I have read two other books by Rebecca Crunden so I knew to expect a unique and thought-provoking read when I purchased Dust and Lightning. This sci-fi novella completely lived up to my high expectations.
Set in the year 4054, when space travel is as common as hopping in an Uber is today, Ames Emerys goes on an intergalactic quest to find out what happened to his brother Callum after receiving word of his death.
The environmental destruction humans have caused on Earth and beyond is a prominent backdrop for this story about a brother’s commitment to his sibling.
I enjoyed Ames as the main character and was quickly invested in his search. As someone with a brother who is also my best friend, I appreciated that the sibling connection felt genuine and not forced.
Despite the depressing and all-too-possible themes of rampant pollution and political corruption, the book has its light-hearted moments. One of the lines that made me laugh out loud was, “If you don’t want to get fried, don’t turn someone into a human lightning bolt.”
One of the features of Crunden’s writing that continue to impress me is how much world-building and storytelling she packs into so few pages. I wasn’t really a fan of novellas until I started reading hers.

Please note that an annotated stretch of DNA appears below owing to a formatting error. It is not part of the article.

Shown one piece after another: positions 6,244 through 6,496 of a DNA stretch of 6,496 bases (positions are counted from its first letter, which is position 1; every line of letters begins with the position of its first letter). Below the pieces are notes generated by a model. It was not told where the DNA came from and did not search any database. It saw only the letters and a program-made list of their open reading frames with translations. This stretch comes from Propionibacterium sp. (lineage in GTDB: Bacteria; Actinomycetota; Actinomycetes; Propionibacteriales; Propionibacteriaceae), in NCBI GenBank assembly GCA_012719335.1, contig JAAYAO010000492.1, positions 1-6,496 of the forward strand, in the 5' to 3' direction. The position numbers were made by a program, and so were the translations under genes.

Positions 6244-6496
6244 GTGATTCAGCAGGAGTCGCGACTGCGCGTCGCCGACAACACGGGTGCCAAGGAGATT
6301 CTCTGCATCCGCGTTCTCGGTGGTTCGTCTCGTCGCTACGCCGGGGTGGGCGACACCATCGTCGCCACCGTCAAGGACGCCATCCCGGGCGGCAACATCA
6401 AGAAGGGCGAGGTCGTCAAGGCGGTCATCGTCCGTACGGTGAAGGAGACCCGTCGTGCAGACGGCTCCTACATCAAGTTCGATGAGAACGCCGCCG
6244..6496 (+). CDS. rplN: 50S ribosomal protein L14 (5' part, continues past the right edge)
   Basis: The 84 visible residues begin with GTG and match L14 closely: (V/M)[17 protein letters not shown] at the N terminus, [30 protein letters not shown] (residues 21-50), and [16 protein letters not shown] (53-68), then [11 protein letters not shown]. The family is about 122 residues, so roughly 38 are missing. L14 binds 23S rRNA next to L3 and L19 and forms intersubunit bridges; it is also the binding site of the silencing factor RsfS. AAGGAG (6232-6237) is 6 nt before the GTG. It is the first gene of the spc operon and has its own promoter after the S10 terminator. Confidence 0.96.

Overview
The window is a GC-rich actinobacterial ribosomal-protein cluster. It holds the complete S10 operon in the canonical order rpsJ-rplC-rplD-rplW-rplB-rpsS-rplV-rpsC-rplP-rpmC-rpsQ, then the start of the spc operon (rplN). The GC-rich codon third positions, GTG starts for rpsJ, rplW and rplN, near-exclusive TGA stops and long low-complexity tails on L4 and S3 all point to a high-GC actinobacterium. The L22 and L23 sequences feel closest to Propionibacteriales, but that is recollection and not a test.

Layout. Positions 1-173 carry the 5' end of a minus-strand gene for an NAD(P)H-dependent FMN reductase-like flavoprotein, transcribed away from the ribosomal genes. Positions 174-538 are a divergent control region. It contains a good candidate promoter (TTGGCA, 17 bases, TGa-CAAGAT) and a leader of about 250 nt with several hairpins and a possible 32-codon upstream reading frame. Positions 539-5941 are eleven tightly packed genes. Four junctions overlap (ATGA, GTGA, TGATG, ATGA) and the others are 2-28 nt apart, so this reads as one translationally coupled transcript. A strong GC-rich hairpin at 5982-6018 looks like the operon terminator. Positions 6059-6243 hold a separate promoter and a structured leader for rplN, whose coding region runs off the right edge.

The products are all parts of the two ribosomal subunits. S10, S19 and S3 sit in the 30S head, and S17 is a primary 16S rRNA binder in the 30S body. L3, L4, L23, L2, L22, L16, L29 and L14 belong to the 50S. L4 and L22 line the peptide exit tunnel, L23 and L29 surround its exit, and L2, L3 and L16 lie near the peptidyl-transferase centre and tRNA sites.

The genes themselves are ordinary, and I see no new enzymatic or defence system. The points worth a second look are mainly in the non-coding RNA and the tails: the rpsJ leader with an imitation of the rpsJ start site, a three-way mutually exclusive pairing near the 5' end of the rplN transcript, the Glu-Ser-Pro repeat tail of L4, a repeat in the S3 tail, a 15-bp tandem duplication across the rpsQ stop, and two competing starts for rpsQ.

I am looking forward to my next Rebecca Crunden read!
Every house has a story. That’s one of the reasons I like photographing abandoned houses so much. The broken windows, chipped paint, and overgrown yards always make me wonder what the house was like in its glory days. So, when author Karen Louise Hollis offered me the chance to read her new novella focused on an abandoned house, I could hardly wait to dive in.
In this novella, Rebecca visits an abandoned house with her photographer friend, Max. While Max is photographing artifacts, Rebecca begins exploring the place and unexpectedly uncovers a clue about the former owners. Her encounter puts her and Max on a path to learning more about how the house came to be abandoned. As she finds out more about the former occupants, she makes some discoveries about herself along the way.
While the storyline isn’t groundbreaking, this is a well-written, engaging, enjoyable read. It is like a great bedtime story or a story told sitting around the campfire — it can be absorbed in short spurts or all in one sitting. Either way, you will not want this tale to end. One of the best parts of the story is seeing how much Rebecca grows.
Thank you to Karen Hollis for providing a free ARC in exchange for my honest review.